Too young to be a widow after tragedy hit her family, Bukurija* was left with three children, debts belonging to others and, in her mind, nothing to live for. Then, in the middle of her despair, Bukurija received a phone call from her daughter’s teacher, inviting her to a meeting at the school hosted by Operation Mercy.
“The meeting was great,” Bukurija remembered. “They gave us a questionnaire, and the questions were about what we wanted to do in our future. I wrote that I wanted to learn about hairdressing because my dream was to be a hairdresser and also to learn how to be a makeup artist.”
Operation Mercy had been at the school that day to present a challenge for women to engage in the workforce, in a context of poverty where 90 per cent of women do not contribute to their households’ income. But things could be different. One of the speakers explained that life did not need to be over even when tragedy hit. As a widow, Bukurija took this encouragement to heart. Still, she had missed out on education and not experienced a lot of freedom.
“Before I was married, my sisters were going to school, but my parents didn’t have the resources to pay for my education,” Bukurija said. “When my sisters were going to school, I was looking at them and crying.”
Though her father did pay for driving lessons, and Bukurija got her driver’s license, once she married, her husband would not let her drive. “I was stuck at home. I wasn´t working, except to cook and make tea. There was no other option,” she summarised.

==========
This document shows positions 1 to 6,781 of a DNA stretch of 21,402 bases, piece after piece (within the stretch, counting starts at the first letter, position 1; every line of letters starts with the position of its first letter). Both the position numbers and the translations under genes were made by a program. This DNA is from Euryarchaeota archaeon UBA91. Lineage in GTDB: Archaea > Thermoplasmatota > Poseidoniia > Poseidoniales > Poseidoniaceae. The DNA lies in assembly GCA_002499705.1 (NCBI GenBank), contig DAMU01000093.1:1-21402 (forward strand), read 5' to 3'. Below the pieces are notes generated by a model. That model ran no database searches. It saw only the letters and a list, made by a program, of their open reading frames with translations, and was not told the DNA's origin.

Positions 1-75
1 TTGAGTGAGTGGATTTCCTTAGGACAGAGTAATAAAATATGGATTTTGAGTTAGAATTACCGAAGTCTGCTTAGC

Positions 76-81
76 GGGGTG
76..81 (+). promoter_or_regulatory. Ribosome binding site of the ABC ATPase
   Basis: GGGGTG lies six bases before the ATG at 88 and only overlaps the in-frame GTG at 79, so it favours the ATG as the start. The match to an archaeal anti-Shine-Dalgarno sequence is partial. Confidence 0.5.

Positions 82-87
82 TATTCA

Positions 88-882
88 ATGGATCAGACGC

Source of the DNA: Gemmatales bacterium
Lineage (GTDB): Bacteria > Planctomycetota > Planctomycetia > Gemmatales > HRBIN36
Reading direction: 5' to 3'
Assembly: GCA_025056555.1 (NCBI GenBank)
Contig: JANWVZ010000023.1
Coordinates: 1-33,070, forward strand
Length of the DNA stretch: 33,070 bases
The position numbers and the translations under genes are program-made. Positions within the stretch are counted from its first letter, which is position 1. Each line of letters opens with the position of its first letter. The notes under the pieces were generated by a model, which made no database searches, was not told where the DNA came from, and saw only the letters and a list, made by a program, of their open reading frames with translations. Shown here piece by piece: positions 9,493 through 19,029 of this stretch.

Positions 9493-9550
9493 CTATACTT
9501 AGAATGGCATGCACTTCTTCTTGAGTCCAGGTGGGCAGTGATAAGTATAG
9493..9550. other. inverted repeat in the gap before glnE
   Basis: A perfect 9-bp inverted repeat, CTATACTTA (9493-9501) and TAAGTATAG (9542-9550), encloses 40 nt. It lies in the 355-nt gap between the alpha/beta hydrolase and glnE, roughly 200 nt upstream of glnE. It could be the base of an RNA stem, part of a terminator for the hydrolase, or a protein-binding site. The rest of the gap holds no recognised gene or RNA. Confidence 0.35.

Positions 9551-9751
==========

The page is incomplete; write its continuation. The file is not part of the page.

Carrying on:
After the meeting with Operation Mercy, Bukurija experienced a little glimmer of hope, but it was still not clear for her how she could continue because of her many challenges. She started to attend Operation Mercy’s STEP programme, but her motivation was still weak.
She did not really believe in herself. In addition, she didn’t have anybody to watch her kids, and because of that, she wanted to quit. But Karoline from the Operation Mercy team kept calling Bukurija and encouraging her to come together with her kids; Karoline explained that she and some of the staff would take care of the kids in the waiting room while Bukurija was in lessons.
As it turned out, not giving up was life-changing. Bukurija persevered and completed the training, pressing on to graduate from the vocational skills section of the programme. For the four STEP candidates who had chosen hairdressing as their zanat (skill), training had been outsourced to the most prestigious hairstyling academy in their half of the city.
Even more amazing, the academy offered Bukurija, along with one of the other STEP graduates, the chance to extend her training and join their staff!
“Now I’m living out my dream,” Bukurija said. “I’m a different person: I’m driving my car after many long years. I’ve started to have a smile on my face. I’ve started to work [in the field] I was dreaming about. I’m enjoying every single moment. Now my son is going to kindergarten, and I have a purpose for living. I’m so happy because I got my diploma and the opportunity to work… I’m so grateful to all the staff.”